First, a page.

Articles | Volume 17, issue 6
Research article
24 Mar 2017
Research article |  | 24 Mar 2017

Volcanic ash modeling with the online NMMB-MONARCH-ASH v1.0 model: model description, case simulation, and evaluation

Alejandro Marti, Arnau Folch, Oriol Jorba, and Zavisa Janjic

Abstract. Traditionally, tephra transport and dispersal models have evolved decoupled (offline) from numerical weather prediction models. There is a concern that inconsistencies and shortcomings associated with this coupling strategy might lead to errors in the ash cloud forecast. Despite this concern and the significant progress in improving the accuracy of tephra dispersal models in the aftermath of the 2010 Eyjafjallajökull and 2011 Cordón Caulle eruptions, to date, no operational online dispersal model is available to forecast volcanic ash. Here, we describe and evaluate NMMB-MONARCH-ASH, a new online multi-scale meteorological and transport model that attempts to pioneer the forecast of volcanic aerosols at operational level. The model forecasts volcanic ash cloud trajectories, concentration of ash at relevant flight levels, and the expected deposit thickness for both regional and global configurations. Its online coupling approach improves the current state-of-the-art tephra dispersal models, especially in situations where meteorological conditions are changing rapidly in time, two-way feedbacks are significant, or distal ash cloud dispersal simulations are required. This work presents the model application for the first phases of the 2011 Cordón Caulle and 2001 Mount Etna eruptions. The computational efficiency of NMMB-MONARCH-ASH and its application results compare favorably with other long-range tephra dispersal models, supporting its operational implementation.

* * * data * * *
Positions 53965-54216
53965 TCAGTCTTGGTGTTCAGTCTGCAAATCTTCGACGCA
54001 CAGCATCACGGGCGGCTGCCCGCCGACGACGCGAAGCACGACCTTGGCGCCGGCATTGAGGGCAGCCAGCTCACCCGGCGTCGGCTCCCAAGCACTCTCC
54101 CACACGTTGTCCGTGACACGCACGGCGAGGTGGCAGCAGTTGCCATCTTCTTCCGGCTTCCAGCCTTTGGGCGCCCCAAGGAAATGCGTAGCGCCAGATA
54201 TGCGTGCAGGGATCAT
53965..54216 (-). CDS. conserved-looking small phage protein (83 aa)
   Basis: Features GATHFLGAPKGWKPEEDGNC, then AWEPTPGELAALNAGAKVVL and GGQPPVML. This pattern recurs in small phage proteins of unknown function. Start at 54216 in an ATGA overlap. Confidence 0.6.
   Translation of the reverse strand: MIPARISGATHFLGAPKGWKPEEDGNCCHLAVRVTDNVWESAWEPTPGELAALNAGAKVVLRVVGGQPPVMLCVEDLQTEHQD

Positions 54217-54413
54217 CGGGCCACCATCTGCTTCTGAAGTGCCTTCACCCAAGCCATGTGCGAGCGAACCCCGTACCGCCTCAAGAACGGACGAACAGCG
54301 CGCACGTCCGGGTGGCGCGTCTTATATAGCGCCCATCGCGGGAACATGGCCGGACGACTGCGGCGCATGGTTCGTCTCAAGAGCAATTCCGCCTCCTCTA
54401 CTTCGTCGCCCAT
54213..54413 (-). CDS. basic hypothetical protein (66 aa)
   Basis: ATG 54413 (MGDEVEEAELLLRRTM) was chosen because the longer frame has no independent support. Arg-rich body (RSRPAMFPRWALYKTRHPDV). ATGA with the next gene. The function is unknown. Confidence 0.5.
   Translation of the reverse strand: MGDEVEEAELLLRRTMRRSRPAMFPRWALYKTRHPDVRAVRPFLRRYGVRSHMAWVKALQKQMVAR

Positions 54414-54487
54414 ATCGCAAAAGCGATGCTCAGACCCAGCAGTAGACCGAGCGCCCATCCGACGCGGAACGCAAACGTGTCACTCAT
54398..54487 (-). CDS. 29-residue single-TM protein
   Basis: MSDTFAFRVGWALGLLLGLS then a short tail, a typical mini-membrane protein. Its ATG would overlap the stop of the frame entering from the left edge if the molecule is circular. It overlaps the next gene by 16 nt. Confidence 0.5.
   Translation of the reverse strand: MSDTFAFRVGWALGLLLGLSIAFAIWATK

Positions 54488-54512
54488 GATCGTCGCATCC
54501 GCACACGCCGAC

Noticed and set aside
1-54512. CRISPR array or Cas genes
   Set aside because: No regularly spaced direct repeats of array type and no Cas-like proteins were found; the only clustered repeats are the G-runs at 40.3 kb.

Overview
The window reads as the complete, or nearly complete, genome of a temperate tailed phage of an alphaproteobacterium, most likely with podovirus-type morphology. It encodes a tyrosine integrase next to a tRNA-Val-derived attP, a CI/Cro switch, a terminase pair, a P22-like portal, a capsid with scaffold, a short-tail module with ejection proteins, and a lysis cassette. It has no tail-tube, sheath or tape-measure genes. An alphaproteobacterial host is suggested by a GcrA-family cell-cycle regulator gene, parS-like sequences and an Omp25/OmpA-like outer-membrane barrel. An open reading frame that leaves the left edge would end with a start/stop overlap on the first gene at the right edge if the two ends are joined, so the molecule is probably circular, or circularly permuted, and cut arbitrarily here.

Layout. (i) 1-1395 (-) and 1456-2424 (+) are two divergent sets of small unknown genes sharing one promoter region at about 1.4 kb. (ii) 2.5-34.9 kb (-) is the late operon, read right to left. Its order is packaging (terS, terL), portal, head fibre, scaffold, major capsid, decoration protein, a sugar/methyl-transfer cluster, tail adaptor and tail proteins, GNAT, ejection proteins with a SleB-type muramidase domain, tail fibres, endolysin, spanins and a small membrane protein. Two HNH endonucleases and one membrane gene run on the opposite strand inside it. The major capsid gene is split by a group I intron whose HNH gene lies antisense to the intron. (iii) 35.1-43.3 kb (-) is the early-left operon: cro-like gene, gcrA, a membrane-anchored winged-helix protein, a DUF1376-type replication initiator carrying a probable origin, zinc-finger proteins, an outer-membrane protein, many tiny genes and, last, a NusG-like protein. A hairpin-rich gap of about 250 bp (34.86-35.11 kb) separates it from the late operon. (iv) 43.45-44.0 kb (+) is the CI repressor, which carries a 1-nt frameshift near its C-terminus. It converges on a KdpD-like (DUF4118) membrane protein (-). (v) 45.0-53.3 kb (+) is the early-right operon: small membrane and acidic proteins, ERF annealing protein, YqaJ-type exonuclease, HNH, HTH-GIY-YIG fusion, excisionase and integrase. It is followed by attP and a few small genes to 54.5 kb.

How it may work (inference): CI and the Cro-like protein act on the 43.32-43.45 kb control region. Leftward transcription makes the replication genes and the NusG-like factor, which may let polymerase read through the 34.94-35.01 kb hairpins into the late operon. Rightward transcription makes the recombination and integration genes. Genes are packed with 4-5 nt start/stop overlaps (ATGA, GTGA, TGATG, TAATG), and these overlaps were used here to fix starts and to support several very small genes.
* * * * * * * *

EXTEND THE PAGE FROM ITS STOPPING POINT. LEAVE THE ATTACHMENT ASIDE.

Short summary
We describe and evaluate NMMB-MONARCH-ASH, a novel online multi-scale meteorological and transport model developed at the BSC-CNS capable of forecasting the dispersal and deposition of volcanic ash. The forecast skills of the model have been validated and they improve on those from traditional operational offline (decoupled) models. The results support the use of online coupled models to aid civil aviation and emergency management during a crisis such as the 2010 eruption of Eyjafjallajökull.
Final-revised paper